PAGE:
I'm sitting on my front veranda for a change. It's nearly sunset, and the back yard is already too shadowy to see well to write, with its surrounding trees and overhanging roof.
This spot in the front is where Andrew often used to sit, but not the same chair. After he died, I had time to notice how rusted that one had become from being out in the weather. I've replaced it with a nice, solid wooden one I found in a hard rubbish collection. The wood was already weather-worn to grey when I found it, but not broken or crumbling. It's more comfortable than the old chair was.
I've been out all afternoon, and went for my evening walk after I got home, so now my feet are relaxing in my fluffy purple slippers.
The cats have come out to join me. They like lying on the front steps, with or without human company. I, too, enjoy surveying the street from on high. This is a slightly sloping block; the ones either side are flatter. Mine is the only house built up off the ground. It's like the house I grew up in, in Launceston, one storey in front, two at the back. But here it's the other way around: the high part is in front, overlooking the street. What is under it, though, is just the space under the house, where tradesmen can crawl to check phone lines and drains, and where a very shy, quiet possum lives. The house in Launceston, on a steeper block, had rooms downstairs, giving onto the huge back lawn and beyond that my father's veggie garden.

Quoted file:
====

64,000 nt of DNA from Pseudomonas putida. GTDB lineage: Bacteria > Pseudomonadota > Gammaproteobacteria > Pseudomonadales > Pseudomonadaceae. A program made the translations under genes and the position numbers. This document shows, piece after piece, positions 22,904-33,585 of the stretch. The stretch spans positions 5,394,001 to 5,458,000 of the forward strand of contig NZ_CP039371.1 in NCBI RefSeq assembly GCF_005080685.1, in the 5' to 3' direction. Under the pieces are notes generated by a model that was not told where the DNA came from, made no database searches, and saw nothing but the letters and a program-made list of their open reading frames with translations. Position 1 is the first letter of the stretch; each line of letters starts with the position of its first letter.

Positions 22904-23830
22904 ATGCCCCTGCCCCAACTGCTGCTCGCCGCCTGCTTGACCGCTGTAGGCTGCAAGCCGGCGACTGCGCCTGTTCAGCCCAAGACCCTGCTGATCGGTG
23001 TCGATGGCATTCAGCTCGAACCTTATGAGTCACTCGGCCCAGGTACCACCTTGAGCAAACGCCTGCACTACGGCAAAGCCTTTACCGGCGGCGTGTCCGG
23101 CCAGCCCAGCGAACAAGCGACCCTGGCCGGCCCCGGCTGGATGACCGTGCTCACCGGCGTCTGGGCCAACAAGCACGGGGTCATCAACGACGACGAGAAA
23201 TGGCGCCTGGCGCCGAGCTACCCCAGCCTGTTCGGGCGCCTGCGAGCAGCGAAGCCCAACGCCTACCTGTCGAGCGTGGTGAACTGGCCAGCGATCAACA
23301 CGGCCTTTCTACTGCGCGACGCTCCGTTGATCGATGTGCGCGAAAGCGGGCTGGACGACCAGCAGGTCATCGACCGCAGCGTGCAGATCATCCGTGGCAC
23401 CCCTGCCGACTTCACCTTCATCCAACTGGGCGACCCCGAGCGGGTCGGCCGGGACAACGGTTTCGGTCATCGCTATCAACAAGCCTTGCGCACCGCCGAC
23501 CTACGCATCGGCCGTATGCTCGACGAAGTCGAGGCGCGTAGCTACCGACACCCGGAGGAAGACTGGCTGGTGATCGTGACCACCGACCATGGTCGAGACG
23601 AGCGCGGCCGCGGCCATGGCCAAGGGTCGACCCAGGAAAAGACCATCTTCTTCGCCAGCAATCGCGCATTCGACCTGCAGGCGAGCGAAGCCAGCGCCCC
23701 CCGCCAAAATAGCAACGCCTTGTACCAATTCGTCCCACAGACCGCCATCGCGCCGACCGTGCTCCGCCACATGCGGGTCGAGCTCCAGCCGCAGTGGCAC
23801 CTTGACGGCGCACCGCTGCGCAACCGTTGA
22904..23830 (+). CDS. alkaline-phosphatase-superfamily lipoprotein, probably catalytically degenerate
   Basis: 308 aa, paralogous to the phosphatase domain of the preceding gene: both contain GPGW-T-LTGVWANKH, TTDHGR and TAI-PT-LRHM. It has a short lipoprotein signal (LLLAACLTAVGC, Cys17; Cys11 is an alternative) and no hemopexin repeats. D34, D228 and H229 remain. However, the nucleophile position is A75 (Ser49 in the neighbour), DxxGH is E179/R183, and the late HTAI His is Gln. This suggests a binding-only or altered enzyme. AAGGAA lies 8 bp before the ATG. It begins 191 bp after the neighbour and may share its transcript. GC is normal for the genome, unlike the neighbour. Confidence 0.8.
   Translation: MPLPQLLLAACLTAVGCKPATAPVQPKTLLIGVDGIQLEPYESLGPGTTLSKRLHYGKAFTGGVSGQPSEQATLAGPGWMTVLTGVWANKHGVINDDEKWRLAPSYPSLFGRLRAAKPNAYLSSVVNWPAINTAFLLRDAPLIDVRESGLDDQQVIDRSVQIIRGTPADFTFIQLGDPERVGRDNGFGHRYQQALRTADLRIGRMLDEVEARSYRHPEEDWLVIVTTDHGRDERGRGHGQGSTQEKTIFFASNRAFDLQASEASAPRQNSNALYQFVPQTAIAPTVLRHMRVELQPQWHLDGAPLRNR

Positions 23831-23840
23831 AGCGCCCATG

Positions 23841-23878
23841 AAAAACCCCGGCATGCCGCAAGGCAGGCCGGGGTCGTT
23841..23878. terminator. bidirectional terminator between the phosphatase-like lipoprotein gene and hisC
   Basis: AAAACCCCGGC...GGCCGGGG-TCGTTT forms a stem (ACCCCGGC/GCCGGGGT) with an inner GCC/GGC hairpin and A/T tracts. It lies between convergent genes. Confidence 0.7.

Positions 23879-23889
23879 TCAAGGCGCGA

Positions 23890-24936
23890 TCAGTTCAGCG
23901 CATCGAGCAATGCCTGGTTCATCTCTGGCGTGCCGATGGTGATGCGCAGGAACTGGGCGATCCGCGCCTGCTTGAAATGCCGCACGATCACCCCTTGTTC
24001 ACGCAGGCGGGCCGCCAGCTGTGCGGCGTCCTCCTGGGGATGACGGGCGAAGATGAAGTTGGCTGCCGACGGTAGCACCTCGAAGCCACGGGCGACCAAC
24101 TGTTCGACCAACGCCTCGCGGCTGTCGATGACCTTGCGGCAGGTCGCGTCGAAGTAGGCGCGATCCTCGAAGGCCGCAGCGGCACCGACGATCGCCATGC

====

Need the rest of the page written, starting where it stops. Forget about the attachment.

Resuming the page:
When I went down the hill just now for my walk, a kid was playing a recorder inside one of the houses, practising for homework. How many Aussie kids are doing that after school tonight, in how many suburbs all over the country? I like the sound. It takes me back to my little brother practising his, and then to my sons piping away on theirs. They had the music, my brother and my sons. It skipped me, but I still like to listen.
The crickets have started up. The mountains opposite have gone from indigo to dark grey-blue. There's a faint, thin line of pink light along their tops, barely distinguishable from the whitening sky into which it fades. A notice comes up on my iPad: I have updates for the evening edition of the Sydney Morning Herald. Time to go in.